Bryant/SLCSE is looking at leveling the playing field for students. The school has already gotten rid of a “gifted and talented” track for its students, and is extending that policy to its feeder elementary school. Assistant Principal Britnie Powell said that will help to create a more inclusive experience for students early on.

She said students who start out on a “gifted” or “talented” track tend to stay on that path through high school, enrolling in honors and AP classes. Likewise, for those who don’t, it can become much more difficult for them to start taking more rigorous classes later on. By clearing that pathway early, Powell said it can keep students on a more even trajectory.

Teachers will also team up to work with a small group of students and assign mentors to every student. Powell said that will help faculty identify students who are struggling and keep them on track.

“The idea is that you are doing different things to help push students in order to advance their learning, whatever levels they’re at,” she said. “Some students, you have to build particular scaffolds in order to help them develop the skills or content that they need in order to access that rigorous curriculum.”

Granite Park Junior High (Granite School District)

Granite Park’s plan is centered around redesigning discipline at the school, shifting the focus from seeing a student’s behavior as simply acting out, to looking at it as a communication of something they need and figuring out how to provide it.

Math Teacher Cindi Dunford said the approach is called positive discipline.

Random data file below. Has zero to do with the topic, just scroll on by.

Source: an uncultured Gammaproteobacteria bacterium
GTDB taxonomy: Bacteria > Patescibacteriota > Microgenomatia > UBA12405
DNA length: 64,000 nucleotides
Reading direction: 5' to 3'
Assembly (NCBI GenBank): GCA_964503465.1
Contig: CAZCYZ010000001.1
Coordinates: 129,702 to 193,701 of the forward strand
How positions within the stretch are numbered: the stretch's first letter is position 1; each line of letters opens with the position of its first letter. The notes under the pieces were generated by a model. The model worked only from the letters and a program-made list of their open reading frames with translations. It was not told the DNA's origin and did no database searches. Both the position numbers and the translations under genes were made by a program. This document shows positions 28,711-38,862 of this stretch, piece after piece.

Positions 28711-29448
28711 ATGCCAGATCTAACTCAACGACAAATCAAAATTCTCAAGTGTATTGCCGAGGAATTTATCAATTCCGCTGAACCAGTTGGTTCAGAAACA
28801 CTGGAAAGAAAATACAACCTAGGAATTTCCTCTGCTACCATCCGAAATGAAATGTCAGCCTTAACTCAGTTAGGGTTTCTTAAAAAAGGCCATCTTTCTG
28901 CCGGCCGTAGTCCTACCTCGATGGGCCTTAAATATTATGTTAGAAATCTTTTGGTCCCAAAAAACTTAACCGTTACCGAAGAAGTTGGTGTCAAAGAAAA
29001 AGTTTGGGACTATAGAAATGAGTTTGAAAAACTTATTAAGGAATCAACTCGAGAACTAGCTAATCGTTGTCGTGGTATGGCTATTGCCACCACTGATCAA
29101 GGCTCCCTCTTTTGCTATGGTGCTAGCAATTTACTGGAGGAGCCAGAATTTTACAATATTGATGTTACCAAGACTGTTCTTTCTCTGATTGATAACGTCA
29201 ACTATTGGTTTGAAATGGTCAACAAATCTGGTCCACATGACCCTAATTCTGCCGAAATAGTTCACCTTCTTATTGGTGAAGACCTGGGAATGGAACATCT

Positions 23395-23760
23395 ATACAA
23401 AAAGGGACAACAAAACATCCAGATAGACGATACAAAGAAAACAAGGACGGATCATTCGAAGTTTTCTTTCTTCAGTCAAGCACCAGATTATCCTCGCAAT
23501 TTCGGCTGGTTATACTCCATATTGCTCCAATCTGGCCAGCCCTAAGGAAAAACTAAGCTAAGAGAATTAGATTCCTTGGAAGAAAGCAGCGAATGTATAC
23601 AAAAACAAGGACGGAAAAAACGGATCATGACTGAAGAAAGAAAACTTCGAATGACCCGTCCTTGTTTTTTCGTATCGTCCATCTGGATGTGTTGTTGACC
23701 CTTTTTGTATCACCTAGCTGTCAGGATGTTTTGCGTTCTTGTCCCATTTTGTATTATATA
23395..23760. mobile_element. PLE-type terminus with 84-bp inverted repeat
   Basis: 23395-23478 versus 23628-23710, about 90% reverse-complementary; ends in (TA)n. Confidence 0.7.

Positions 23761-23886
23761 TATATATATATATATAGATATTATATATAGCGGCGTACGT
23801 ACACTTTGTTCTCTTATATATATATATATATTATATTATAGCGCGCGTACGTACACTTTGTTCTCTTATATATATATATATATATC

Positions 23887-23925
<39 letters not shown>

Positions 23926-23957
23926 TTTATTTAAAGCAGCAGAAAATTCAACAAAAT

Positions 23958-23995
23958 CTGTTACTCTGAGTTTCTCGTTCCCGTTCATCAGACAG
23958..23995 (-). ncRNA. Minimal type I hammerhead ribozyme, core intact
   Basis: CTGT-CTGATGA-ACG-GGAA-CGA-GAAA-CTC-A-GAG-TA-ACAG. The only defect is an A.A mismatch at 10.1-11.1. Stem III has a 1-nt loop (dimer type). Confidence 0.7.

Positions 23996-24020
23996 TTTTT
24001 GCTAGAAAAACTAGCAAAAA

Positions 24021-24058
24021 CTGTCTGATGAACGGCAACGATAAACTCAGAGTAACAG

“It uses strategies to help validate feelings of the students,” Dunford said. “And to also give them choice within the framework of what they can do to try and direct their behavior in a more productive way.”

She said a big part of that involves ongoing training for teachers and parents, which the school will help provide. It will involve some in-house training, but Dunford said teachers will have a say in how they want to learn.

East High School (Salt Lake School District)

Similar to Bryant/SLCSE, East High is planning on simplifying the courses they offer, enrolling all incoming freshmen in the same Pre-AP English 1 and AP Geography classes. Literacy coach Katie Nitka said that will help foster a culture of high expectations for all students while giving them a more integrated high school experience.

It will also allow the school to see what skills and content are most important for students to end the year with.

Nitka said their plan will take a few years to take shape, as it will also involve the same kind of adjustments for higher grade levels. And as most of the teachers at the school are white, the plan will also involve ongoing teacher education, including expanding a teacher-led book club.

“Putting a bunch of kids in the same classroom doesn’t mean anything if we’re not extending the learning to our teachers,” she said. “Our demographic doesn’t reflect the diversity and inclusivity that we’re looking for, so [it’s] really being conscious of how we train a building of [mostly] white educators to be truly culturally responsive and anti-racist.”

James Moss Elementary (Granite School District)

The plan from Moss Elementary is designed to bring teaching and various support systems to the most marginalized students. Assistant Principal Sabrina Felsted said the school is diverse, with about 52 countries and 47 languages represented, which presents lots of communication challenges for staff and parents.

She said the school will designate a network specialist, who will make time for families to call in and voice any concerns they have or get help. It will also set up what she called a “language phone tree,” to connect non-English speakers with other parents who can translate.

The school will also provide learning opportunities — like additional English classes — outside of regular school hours, and embed teachers and paraprofessionals in other out-of-school programs.